The Company received royalty revenues under certain of the Company’s license or collaboration agreements. The Company recorded these revenues as earned.

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Product Revenue, Net prior to January 1, 2018

 

As noted above, net product revenue is derived from sales of the Lesinurad Products in the U.S.

The Company recognized net product revenue from sales of the Lesinurad Products in accordance with ASC 605, when persuasive evidence of an arrangement exists, delivery has occurred and title of the product and associated risk of loss has passed to the customer, the price is fixed or determinable, and collection from the customer has been reasonably assured. ASC 605 required, among other criteria, that future returns could be reasonably estimated in order to recognize revenue.

The Company began commercializing ZURAMPIC in October 2016 and DUZALLO in October 2017 in the U.S. Initially, upon the product launch of each of the Lesinurad Products, the Company determined that it was not able to reliably make certain estimates, including returns, necessary to recognize product revenue upon delivery to Distributors. As a result, through September 30, 2017, the Company recorded net product revenue for the Lesinurad Products using a deferred revenue recognition model (sell-through). Under the deferred revenue model, the Company did not recognize revenue until the respective product was prescribed to an end-user. Accordingly, the Company recognized net product revenue when the Lesinurad Products were prescribed to the end-user, using estimated prescription demand and pharmacy demand from third party sources and the Company’s analysis of third party market research data, as well as other third-party information through September 30, 2017.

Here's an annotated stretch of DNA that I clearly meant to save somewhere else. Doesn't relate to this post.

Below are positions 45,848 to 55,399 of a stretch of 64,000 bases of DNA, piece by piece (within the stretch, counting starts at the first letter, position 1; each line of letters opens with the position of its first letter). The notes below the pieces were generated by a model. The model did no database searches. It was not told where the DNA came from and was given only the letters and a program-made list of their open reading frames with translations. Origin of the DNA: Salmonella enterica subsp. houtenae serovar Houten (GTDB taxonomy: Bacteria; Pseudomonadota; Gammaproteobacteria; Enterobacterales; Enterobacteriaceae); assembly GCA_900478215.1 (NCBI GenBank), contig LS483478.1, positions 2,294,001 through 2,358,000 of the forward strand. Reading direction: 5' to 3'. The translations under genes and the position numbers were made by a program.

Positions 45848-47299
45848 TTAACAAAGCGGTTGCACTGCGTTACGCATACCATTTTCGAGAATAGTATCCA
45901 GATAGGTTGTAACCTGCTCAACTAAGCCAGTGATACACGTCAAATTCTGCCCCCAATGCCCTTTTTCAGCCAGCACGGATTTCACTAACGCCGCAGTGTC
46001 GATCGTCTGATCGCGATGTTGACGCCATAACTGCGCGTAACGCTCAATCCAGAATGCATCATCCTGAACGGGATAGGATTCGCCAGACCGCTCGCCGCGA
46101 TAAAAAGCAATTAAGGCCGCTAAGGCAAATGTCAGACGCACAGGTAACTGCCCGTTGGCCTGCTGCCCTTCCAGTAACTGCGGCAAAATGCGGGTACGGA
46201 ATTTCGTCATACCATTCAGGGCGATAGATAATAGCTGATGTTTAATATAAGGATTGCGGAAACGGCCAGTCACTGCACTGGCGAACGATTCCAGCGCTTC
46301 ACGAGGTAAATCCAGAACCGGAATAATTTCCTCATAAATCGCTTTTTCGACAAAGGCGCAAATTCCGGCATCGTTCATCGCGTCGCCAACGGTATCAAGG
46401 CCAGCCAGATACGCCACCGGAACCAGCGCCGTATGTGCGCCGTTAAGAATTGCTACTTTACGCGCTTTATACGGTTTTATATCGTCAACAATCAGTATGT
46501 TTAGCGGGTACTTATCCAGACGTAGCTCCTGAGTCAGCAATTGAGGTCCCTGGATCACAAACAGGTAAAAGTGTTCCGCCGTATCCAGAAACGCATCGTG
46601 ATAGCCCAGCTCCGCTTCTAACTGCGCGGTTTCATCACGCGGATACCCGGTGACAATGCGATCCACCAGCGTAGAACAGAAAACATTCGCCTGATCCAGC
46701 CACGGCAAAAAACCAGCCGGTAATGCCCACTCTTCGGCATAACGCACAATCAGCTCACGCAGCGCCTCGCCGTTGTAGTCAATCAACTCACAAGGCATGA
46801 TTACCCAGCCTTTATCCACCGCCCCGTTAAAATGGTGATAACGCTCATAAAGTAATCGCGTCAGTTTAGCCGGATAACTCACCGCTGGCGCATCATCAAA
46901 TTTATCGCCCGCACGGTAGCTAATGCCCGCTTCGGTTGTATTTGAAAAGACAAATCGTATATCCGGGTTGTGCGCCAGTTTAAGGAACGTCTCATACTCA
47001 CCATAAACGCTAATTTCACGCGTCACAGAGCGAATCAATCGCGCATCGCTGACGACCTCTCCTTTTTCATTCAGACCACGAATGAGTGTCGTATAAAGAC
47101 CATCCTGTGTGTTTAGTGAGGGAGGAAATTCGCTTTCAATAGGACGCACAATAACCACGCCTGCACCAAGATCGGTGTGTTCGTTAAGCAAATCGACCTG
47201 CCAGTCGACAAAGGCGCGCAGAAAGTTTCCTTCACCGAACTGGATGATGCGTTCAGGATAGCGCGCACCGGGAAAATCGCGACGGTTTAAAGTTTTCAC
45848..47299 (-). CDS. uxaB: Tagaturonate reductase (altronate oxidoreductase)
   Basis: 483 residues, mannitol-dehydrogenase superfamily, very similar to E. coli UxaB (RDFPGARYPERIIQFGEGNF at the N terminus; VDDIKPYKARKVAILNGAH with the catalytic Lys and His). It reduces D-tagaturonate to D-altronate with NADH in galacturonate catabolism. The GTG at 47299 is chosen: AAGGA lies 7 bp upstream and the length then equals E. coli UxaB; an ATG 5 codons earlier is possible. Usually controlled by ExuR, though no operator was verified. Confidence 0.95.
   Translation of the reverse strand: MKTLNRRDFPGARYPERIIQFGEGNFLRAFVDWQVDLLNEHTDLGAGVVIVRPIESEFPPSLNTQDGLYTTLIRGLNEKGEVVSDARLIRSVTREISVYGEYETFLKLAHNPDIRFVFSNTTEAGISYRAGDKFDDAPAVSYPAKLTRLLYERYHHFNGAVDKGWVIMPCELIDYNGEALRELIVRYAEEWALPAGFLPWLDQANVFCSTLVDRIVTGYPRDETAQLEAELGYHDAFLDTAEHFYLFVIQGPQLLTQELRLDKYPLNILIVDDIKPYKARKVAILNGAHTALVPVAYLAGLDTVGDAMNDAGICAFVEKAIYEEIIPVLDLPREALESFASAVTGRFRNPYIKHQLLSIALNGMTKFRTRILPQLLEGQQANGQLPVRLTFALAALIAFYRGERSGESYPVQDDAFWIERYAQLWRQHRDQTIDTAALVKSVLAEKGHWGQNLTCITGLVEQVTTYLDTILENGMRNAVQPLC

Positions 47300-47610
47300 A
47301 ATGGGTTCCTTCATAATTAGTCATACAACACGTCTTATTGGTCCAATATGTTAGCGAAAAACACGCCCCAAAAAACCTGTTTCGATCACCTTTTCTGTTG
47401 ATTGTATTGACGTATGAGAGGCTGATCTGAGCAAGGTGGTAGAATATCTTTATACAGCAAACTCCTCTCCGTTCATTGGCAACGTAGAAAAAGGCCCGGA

During the three months ended December 31, 2017, the Company concluded it had sufficient volume of historical activity and visibility into the distribution channel, in order to reasonably make all estimates required under ASC 605 to recognize product revenue upon delivery to the Distributor.  During the three months and year ended December 31, 2017, product revenue is recognized upon delivery of the Lesinurad Products to the Distributors.  The Company evaluated the creditworthiness of each of its Distributors to determine whether revenue can be recognized upon delivery, subject to satisfaction of the other requirements, or whether recognition was required to be delayed until receipt of payment. In order to conclude that the price is fixed or determinable, the Company must be able to (i) calculate its gross product revenue from the sales to Distributors and (ii) reasonably estimate its net product revenue. The Company calculated gross product revenue based on the wholesale acquisition cost that the Company charged its Distributors for ZURAMPIC and DUZALLO. The Company estimated its net product revenue by deducting from its gross product revenue (i) trade discounts and allowances, such as invoice discounts for prompt payment and distributor fees, (ii) estimated government and private payor rebates, chargebacks and discounts, such as Medicaid reimbursements, (iii) reserves for expected product returns and (iv) estimated costs of incentives offered to certain indirect customers including patients. These estimates could be adjusted based on actual results in the period such variances become known.

Other

The Company supplies linaclotide finished drug product, API and development materials for certain of its partners.

The Company recognized revenue on linaclotide finished drug product, API and development materials when the material had passed all quality testing required for collaborator acceptance, delivery had occurred, title and risk of loss had transferred to the partner, the price was fixed or determinable, and collection was reasonably assured.